Mahesh Sanganeria - RBC Capital Markets, LLC

And so one last question on the wafer side. I think we've talked about this before, and there was some lumpiness. So, do you -- has that -- after the Japan earthquake, has that business now stabilized? And do you expect that to be stable, or it is going to have similar volatility as cap equipment, semi-cap?

Richard Wallace

Well, I think in the sense that they recovered and it's fairly back up and operational, really remarkable recovery there. And our team was part of that. I think that, that has stabilized the uncertainty around supply, which has been very important for the rest of the supply chain. But in terms of the overall wafer, as you know, the wafer guys are going to be driven by starts. And I do think they've had a signal to back off a little bit as people figure out exactly where their capacity orders and levels are going to be. So I think there's a little bit of softness in that. Were benefiting in the wafer because we've introduced new products and new technologies. We talked about the SP3 at SEMICON West as a great example of a product that will sell into a market even if it's not expanding because of the technological capability and the push that our wafer customers are getting from their customers to make sure that they meet the levels of these activities that they can really only ensure with the new product. So I think we've got some -- in addition to the traditional capacity sales in the wafer market, I think we have some technology sales to go along with that. So we feel pretty good about our position there.

Operator

Your next question comes from the line of Atif Malik from Morgan Stanley.

Atif Malik - Morgan Stanley

I'm just trying to understand how should we model the flow and the revenues for the fourth quarter? So I mean, is it -- I mean, is it fair to say that half the shipments are the third quarter will become revenues in the fourth quarter? And half the shipments in the fourth quarter will become revenues in the fourth quarter? They can in those quarters?

Mark Dentinger

Yes, it's -- actually, Atif, this is Mark, and it's -- that's not a bad way to look at it. At least, as we enter the quarter, the shipment linearity, as what we call it, how much we ship the beginning of the quarter versus the end of the quarter will make -- will have a lot of determination on what we ultimately have revenue in December. But your starting point isn't a bad way to look at it.

Atif Malik - Morgan Stanley

Great. And then on the non-semi side, Rick, can you just kind of elaborate where you guys are seeing share momentum and maybe higher-than-market growth in which segments of the non-semi market?

Richard Wallace

Sure. I think the -- so, really, 3 places there. We have back-end packaging, which I think has been pretty solid. We've got a great position in that, and we see continued activity there. We have the solar market, where we have a strong position, but a -- I think a pause there also as people are digesting capacity on the solar. But the High Brightness LED, we've got a really strong position there, very strong product offering from our Candela division that does close monitoring of the epi wafers, which turns out to be very important for yield performance. And that's really been a very successful product for us. And I think we're participating well in the High Brightness LED as a result of that.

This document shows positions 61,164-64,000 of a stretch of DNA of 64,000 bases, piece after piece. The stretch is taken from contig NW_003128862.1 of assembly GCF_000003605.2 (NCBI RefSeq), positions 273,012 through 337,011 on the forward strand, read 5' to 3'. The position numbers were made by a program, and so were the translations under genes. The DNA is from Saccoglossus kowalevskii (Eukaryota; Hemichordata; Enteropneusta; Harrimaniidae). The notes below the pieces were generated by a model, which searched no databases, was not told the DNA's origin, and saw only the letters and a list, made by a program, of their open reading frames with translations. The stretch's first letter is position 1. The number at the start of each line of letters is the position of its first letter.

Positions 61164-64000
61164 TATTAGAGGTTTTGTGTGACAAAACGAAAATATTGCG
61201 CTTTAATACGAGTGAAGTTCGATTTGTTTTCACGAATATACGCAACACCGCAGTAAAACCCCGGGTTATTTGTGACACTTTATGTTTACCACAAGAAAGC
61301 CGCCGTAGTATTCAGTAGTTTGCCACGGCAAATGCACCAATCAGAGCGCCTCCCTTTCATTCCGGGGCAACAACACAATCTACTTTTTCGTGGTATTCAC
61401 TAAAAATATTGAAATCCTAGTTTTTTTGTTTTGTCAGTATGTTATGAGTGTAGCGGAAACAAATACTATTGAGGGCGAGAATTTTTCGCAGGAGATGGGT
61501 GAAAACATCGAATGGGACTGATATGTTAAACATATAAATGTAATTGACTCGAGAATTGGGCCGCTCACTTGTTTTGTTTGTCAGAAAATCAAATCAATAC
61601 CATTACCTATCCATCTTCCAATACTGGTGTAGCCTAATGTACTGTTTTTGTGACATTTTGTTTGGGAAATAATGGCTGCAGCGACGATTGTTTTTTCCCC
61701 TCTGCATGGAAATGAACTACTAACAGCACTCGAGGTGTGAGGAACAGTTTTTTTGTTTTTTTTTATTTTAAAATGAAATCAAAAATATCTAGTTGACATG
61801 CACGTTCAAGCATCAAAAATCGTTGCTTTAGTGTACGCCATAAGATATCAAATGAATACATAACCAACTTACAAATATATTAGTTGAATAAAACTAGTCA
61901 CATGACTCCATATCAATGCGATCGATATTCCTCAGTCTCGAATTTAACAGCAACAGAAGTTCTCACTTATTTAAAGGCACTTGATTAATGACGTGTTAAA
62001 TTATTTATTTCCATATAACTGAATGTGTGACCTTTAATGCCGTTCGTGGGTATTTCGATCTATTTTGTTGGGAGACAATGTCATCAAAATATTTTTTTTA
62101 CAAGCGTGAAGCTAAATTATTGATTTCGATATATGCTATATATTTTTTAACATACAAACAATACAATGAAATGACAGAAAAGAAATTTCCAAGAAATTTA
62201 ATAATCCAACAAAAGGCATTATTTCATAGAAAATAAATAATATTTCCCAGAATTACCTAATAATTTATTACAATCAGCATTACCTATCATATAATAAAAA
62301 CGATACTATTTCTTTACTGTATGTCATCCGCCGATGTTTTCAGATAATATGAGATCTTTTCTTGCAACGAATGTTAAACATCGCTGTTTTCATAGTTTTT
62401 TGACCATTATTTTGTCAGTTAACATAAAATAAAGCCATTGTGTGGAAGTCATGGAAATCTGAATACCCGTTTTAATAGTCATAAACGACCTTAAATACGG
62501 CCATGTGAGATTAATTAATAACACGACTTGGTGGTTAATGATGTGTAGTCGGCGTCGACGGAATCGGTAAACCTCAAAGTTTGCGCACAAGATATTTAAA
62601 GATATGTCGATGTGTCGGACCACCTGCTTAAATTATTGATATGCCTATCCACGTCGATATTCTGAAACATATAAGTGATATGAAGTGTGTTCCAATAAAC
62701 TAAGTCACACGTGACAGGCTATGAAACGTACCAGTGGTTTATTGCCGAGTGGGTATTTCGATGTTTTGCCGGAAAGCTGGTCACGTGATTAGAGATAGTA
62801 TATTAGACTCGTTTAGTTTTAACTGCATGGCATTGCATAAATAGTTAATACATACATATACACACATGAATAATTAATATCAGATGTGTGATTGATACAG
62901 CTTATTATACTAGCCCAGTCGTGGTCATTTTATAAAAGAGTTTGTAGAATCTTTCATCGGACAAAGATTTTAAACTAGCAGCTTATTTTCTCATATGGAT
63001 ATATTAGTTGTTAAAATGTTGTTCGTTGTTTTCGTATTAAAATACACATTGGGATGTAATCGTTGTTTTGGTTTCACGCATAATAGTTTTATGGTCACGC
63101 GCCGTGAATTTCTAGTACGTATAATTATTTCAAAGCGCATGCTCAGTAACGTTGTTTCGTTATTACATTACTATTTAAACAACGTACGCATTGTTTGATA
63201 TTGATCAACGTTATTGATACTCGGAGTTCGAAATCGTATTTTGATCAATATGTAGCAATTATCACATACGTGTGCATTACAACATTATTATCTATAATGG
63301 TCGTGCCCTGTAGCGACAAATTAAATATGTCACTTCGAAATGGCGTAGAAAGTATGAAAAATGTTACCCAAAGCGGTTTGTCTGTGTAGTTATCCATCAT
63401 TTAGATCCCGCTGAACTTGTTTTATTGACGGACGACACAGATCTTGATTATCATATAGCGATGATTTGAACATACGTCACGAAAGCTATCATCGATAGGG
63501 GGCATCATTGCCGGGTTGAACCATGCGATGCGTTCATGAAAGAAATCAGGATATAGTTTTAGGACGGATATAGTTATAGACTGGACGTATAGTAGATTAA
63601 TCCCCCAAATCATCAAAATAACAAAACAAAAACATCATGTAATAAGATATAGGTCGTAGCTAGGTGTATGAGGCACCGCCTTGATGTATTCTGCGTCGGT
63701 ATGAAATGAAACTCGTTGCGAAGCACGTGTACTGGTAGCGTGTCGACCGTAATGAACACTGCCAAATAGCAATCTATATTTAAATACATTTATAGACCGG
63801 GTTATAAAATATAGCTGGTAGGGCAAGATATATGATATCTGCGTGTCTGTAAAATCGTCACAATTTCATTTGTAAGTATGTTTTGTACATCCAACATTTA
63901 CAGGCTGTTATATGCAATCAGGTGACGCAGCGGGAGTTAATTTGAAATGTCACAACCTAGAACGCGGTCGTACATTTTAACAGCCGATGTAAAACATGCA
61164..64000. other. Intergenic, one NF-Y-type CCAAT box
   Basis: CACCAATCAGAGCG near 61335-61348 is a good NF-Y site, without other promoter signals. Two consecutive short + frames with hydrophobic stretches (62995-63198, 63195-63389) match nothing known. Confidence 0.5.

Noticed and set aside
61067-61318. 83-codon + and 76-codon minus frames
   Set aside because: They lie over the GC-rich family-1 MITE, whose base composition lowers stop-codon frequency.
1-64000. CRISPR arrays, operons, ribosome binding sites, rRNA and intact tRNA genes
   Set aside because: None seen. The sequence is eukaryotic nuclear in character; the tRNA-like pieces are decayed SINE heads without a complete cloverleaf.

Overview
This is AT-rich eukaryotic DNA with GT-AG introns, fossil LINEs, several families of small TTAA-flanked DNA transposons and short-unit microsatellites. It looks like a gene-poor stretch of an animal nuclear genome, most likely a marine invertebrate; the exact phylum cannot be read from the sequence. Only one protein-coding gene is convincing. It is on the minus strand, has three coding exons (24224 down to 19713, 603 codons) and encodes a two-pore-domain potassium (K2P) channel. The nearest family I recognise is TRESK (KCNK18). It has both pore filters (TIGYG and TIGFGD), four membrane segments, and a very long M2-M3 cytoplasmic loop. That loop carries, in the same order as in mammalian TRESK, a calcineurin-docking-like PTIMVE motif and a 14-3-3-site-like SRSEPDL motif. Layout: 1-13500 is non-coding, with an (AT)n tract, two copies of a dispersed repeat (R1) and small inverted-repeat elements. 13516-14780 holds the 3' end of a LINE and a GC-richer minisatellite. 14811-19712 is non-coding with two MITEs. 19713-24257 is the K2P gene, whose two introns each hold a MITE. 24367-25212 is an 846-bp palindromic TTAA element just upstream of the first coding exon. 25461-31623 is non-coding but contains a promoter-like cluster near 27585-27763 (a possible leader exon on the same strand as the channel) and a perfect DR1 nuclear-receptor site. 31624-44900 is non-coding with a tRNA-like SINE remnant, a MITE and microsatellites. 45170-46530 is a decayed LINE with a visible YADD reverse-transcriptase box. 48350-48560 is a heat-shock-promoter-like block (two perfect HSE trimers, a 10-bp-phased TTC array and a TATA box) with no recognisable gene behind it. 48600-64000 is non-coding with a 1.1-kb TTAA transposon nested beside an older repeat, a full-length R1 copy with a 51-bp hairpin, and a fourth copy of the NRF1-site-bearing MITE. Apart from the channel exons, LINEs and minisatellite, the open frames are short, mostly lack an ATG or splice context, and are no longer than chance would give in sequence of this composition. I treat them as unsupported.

Operator

Your next question comes from the line of Krish Sankar from Bank of America Merrill Lynch.

Thomas Yeh - BofA Merrill Lynch

This is Thomas again. Just a quick follow-up from me. And I know you spoke about this a little before, but in light of TSMC's report this morning that utilization is down but could actually start picking up again as soon as the December quarter timeframe, could you add a little bit more color on how that factors into your outlook and how you see that playing out from a foundry spending and order standpoint going into early 2012?

Richard Wallace

Sure, Thomas. As you know, we don't talk about specific customers. But just to give you a view of foundry, maybe generically, our view is that this is a pause period, perhaps a slowdown as people consolidate, as I said, and they've got a lot of capacity on line. I think it's getting that feeling on some of the yield challenges. But then on to the next technology nodes, which means when we forecast out for the next several quarters, we see the September quarter being softer, but then reason for encouragement beyond that based on factors such as foundry recovering. I got asked a question earlier today talking about overall for the next 4 quarters, do you see foundry intensity being as high? And we don't want aggregate it, but if you ask me a year from now do I think foundries are going to be investing heavily? I think if you believe that we're in a long-term positive cycle then, of course you'd see the foundries come back after what would be a very reasonable kind of adjustment after a prolonged long period of investment. So, yes, we would see that phenomenon occurring across the foundry space.

Operator

There are no further questions at this time. I'll turn the call back over to Ed Lockwood for closing remarks.

Ed Lockwood

Thank you, Jessica, and thank you all for joining us today. This concludes our conference call.

Operator

This concludes today's conference call. You may now disconnect.